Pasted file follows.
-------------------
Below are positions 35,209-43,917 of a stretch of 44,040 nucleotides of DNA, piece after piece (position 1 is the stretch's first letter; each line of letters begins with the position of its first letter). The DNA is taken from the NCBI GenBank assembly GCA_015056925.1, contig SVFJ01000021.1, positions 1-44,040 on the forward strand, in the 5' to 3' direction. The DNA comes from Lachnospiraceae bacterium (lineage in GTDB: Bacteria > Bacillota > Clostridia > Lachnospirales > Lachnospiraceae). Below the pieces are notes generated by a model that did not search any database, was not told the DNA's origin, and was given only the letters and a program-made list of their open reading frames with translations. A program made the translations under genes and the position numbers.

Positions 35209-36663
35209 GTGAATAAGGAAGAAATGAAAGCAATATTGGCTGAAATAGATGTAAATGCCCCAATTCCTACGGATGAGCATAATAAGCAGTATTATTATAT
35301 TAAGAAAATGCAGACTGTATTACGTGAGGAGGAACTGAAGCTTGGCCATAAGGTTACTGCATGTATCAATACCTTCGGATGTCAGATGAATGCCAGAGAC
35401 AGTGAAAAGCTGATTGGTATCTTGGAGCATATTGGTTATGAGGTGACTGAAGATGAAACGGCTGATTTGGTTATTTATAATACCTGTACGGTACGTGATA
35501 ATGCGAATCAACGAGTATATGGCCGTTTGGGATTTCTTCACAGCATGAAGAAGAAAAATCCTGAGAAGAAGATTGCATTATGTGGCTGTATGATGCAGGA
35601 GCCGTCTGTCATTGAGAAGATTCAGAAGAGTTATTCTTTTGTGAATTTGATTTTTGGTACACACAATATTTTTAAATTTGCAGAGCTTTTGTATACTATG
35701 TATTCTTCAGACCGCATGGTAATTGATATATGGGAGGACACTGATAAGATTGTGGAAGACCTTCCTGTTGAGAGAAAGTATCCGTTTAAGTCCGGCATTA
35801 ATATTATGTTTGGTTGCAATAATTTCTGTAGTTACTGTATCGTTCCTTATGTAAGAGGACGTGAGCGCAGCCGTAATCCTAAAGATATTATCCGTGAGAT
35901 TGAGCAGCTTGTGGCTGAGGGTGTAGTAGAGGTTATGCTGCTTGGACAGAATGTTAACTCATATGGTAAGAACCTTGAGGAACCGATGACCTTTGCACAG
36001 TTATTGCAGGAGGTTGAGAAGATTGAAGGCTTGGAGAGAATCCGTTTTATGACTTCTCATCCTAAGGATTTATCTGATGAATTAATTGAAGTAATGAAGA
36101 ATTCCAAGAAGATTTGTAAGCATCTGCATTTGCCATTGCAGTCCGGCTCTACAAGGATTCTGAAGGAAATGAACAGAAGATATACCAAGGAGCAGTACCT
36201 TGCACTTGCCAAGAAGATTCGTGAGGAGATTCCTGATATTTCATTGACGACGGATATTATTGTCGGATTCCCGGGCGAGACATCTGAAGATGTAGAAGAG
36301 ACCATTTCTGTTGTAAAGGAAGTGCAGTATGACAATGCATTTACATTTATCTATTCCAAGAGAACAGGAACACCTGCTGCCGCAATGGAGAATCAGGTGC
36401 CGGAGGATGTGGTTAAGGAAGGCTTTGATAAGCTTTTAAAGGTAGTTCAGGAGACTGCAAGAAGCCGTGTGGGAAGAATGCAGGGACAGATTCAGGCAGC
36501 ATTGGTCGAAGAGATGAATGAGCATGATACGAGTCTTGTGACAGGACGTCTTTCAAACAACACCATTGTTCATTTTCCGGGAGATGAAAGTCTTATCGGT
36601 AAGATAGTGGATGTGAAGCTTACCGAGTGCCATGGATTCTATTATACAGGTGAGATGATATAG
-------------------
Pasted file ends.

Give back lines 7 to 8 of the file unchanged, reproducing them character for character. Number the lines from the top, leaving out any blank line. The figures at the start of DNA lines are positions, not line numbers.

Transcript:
35601 GCCGTCTGTCATTGAGAAGATTCAGAAGAGTTATTCTTTTGTGAATTTGATTTTTGGTACACACAATATTTTTAAATTTGCAGAGCTTTTGTATACTATG
35701 TATTCTTCAGACCGCATGGTAATTGATATATGGGAGGACACTGATAAGATTGTGGAAGACCTTCCTGTTGAGAGAAAGTATCCGTTTAAGTCCGGCATTA